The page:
Lynn-sand glassware - resplendent with its peculiar hoops

From a purely personal point of view it’s gratifying to see that we’ve been able to add one particular item to our catalogue of sale glass recently – a Georgian carafe, some 250 years old. It’s rather plain compared to some, with one or two small imperfections and a particularly unrefined appearance. Nothing special at all you may think, and the only decoration which it does carry is a set of seven broad, concentric horizontal rings to the inner surface, but these mark it out as being a piece of Lynn glass, a range which just happens to be my particular favourite. Not only is it a mark with solid, British provenance without any undue frippery or overindulgent foibles (none of your convoluted Façon de Venise ornamentation or Bohemian extravagance with these elemental beauties) but it’s also an excuse to trot out my most studious bit of glass-related research, which – with apologies to those who may have come across it before – I shall now regurgitate for your edification and delight...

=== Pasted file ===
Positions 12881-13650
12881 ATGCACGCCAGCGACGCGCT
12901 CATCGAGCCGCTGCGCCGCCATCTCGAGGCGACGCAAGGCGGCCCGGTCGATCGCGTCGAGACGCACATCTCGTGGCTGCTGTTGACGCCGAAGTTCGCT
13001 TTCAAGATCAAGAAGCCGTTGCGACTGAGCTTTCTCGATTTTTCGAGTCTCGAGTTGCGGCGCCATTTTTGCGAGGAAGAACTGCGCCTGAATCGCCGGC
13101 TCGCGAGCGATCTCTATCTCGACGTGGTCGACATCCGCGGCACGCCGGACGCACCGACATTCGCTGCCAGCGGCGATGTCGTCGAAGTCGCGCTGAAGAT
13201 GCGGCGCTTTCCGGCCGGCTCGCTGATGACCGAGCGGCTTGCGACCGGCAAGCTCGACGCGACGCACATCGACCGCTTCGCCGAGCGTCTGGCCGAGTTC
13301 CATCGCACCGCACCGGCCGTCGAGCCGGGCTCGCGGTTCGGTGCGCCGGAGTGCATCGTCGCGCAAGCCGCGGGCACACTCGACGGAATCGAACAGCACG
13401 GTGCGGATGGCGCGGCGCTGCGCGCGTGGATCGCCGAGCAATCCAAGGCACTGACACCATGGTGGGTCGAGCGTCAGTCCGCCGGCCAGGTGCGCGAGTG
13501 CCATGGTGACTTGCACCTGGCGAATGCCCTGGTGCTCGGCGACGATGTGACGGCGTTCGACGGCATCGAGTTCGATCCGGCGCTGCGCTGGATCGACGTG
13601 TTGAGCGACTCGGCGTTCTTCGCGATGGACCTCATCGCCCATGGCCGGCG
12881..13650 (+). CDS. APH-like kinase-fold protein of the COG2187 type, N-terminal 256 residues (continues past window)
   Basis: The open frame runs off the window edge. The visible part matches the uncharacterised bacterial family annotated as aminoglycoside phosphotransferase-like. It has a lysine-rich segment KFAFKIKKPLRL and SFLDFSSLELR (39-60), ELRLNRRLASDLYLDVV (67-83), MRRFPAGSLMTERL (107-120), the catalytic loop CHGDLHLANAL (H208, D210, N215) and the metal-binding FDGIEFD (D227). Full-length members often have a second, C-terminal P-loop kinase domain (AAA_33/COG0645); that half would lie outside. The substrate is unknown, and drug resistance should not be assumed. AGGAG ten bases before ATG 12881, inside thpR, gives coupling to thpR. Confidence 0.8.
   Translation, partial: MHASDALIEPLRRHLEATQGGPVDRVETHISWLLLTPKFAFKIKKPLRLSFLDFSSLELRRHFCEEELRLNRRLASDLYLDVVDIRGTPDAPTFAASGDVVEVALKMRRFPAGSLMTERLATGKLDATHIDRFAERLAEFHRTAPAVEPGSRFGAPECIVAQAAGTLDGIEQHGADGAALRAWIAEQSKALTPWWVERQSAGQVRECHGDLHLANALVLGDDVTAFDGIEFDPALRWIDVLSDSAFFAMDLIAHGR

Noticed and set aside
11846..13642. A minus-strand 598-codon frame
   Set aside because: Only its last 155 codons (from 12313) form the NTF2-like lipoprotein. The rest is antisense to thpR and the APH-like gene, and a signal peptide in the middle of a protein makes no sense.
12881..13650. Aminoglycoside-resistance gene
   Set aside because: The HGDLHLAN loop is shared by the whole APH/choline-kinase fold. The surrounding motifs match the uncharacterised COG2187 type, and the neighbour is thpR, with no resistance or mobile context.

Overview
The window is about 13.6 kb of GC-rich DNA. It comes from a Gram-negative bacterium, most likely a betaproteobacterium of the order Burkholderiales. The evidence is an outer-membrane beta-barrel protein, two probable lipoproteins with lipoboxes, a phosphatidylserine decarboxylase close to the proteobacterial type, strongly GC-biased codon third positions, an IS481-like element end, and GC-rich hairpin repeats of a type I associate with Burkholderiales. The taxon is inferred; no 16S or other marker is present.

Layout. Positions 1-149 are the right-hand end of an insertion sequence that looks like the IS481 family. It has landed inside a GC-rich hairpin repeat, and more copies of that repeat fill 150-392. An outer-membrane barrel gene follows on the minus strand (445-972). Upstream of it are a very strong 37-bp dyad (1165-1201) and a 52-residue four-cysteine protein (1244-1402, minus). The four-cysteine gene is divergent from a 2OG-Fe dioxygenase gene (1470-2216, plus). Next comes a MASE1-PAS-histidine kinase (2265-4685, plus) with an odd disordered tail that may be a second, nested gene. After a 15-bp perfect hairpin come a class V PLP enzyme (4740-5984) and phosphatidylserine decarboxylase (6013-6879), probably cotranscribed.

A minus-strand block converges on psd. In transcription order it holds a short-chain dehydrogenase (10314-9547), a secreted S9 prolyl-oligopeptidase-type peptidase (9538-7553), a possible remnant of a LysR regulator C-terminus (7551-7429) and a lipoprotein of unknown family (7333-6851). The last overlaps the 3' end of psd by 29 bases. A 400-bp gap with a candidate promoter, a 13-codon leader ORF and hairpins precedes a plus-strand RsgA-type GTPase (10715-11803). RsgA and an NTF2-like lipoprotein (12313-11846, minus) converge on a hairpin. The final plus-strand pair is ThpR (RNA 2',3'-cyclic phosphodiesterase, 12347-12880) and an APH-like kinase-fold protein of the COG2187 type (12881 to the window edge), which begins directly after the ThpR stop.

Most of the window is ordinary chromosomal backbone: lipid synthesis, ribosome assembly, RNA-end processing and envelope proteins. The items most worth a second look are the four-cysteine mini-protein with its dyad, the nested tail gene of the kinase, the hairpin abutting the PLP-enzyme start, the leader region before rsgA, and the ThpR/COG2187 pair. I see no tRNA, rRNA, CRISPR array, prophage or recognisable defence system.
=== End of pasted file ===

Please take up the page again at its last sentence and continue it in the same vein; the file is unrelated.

Lynn glass is a generic term for 18th glassware which is identified by this sort of horizontal banding. It’s a simply-applied ornamentation, which is also regularly referred to as “Lynn moulding” in spite of actually being a tooled finish rather than one which is moulded in any way. Curiously, though, in the world of antique glass where terminology is unfailingly exact when used to describe particular aspects of glassware, there are no hard and fast rules with regard to what features a piece must display in order to carry this particular name. The rings can be of different widths, applied to the inner, outer or both surfaces of a piece, either completely uniform or quite uneven and – perhaps most surprisingly – liable to appear in any number. There are examples bearing the Lynn epithet which have anything from three to a full dozen such rings – hardly an exacting criteria when it comes to labelling an item with a specific designation.